Tuesday, June 9, 2009

Board Games, the Bible, and Canada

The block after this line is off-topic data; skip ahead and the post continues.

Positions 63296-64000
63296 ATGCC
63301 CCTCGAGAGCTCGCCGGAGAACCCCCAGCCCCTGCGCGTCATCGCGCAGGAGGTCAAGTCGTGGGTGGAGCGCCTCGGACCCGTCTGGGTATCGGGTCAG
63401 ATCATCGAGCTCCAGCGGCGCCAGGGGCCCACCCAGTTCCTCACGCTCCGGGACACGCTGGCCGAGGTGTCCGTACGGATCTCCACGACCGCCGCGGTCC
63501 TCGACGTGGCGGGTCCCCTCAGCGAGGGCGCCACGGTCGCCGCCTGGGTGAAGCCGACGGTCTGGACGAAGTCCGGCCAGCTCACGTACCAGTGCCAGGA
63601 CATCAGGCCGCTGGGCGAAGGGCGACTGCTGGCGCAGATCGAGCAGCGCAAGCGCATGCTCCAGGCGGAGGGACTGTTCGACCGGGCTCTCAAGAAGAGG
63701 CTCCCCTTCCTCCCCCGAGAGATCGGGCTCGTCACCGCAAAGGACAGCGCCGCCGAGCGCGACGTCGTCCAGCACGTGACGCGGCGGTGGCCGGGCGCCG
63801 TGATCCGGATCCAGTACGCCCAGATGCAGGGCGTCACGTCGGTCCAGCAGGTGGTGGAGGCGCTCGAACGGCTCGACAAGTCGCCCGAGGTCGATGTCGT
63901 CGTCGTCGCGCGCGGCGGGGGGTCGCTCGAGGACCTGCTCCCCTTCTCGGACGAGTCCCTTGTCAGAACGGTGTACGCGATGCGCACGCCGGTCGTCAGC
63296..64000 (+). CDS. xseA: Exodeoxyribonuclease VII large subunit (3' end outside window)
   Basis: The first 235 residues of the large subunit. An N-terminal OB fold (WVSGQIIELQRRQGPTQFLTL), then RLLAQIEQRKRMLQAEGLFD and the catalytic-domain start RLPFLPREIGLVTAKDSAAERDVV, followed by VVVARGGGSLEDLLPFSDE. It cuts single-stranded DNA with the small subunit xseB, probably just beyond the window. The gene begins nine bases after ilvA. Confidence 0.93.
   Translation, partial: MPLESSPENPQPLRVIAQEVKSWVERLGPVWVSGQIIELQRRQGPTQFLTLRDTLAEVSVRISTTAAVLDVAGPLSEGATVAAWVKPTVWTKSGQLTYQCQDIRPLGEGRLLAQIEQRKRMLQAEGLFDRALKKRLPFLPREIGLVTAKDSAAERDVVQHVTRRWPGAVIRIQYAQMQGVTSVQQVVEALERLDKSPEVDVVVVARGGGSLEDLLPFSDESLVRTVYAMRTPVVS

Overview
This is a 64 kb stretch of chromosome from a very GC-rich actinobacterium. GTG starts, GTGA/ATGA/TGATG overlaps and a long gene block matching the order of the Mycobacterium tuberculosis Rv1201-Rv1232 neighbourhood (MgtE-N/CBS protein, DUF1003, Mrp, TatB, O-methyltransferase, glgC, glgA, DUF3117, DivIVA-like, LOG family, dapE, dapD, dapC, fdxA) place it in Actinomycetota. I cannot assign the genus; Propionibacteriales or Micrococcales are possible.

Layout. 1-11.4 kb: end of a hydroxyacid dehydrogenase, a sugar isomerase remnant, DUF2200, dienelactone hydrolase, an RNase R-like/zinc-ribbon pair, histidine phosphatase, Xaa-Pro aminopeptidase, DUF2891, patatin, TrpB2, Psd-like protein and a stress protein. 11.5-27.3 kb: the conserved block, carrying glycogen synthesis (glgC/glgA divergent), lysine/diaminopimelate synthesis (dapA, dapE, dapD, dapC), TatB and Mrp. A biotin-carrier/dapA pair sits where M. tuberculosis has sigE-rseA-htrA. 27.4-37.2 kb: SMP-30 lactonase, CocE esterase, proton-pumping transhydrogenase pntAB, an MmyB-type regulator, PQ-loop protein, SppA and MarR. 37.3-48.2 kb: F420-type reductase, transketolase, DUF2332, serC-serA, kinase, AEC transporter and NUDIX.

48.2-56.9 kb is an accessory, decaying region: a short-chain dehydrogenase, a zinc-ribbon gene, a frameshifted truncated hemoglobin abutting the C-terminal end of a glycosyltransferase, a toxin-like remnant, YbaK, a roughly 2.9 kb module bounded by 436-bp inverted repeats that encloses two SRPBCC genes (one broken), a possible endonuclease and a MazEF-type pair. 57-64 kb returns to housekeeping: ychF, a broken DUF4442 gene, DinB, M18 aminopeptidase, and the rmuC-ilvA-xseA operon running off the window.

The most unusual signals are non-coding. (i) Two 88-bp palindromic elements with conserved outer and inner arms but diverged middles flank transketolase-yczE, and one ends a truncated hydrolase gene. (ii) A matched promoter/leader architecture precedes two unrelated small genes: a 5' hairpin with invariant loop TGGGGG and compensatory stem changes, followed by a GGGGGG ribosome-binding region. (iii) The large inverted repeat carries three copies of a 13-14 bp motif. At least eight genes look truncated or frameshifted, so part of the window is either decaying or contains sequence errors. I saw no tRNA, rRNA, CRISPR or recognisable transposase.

Hi Rich: I am a Canadian and in 1999 I approached a company (not a board game or toy company) to find out if they wanted to produce a board game. The prototype I sent them was based on a Biblical story and required that the player answer a series of questions to win. I have some emails from this company that I saved that clearly show that I was working with them on the game. After a year of having no contract and no clear answers, I got agitated and contacted the office manager (supposedly the employee's boss) and I was then told that since this company was not a board game producer, they would not be interested in pursuing this with me, but if I did have it produced, they would consider it. Long story short, this company along with their book publisher did in fact produce a board game for kids remarkably similar to mine, although there are some differences. The board itself looks very similar, and the strategy and method of winning are the same. Their board is in a different case and they use a "pop up" device but there are still many similarities. Is this a copyright infringement? Am I protected in Canada just having the idea or did I legally need to do something else to protect my idea? The short answer to your question -- to paraphrase Bob Dylan -- is that something is happening here but we don't know what it is. Your dilemma falls into a growing area of litigation known as idea-submission disputes. Whether your situation violates Canadian law (we're assuming you submitted to a Canadian company) probably depends on the following: (1) The circumstances under which you submitted your idea. (Was it clear you were making the submission for financial consideration? Probably.) (2) Whether your idea was sufficiently unique. (Have others come up with the same concept or are they likely to? That's a tough call since it's based on the Bible.) (3) Whether there is documentation indicating that the company intended to enter into an agreement or venture with you (or otherwise share revenue). (4) Whether what you provided was sufficiently copyrightable. (Did the company infringe that copyright with their game? Hard to tell without further investigation.) (5) The amount of time that has passed since the company first produced the game. (Did you wait too long to pursue this claim?) (6) Whether Canadian idea submission law differs substantially from U.S. law (according to this article, they appear to be based on similar Anglo-American legal principles). As usual, there are other factors, such as whether you can afford to hire a lawyer, whether you can afford to duke it out, and whether the game is popular enough to make the lawsuit worthwhile. (And of course, the Dear Rich staff suggest that you could always turn your experience into another board game.)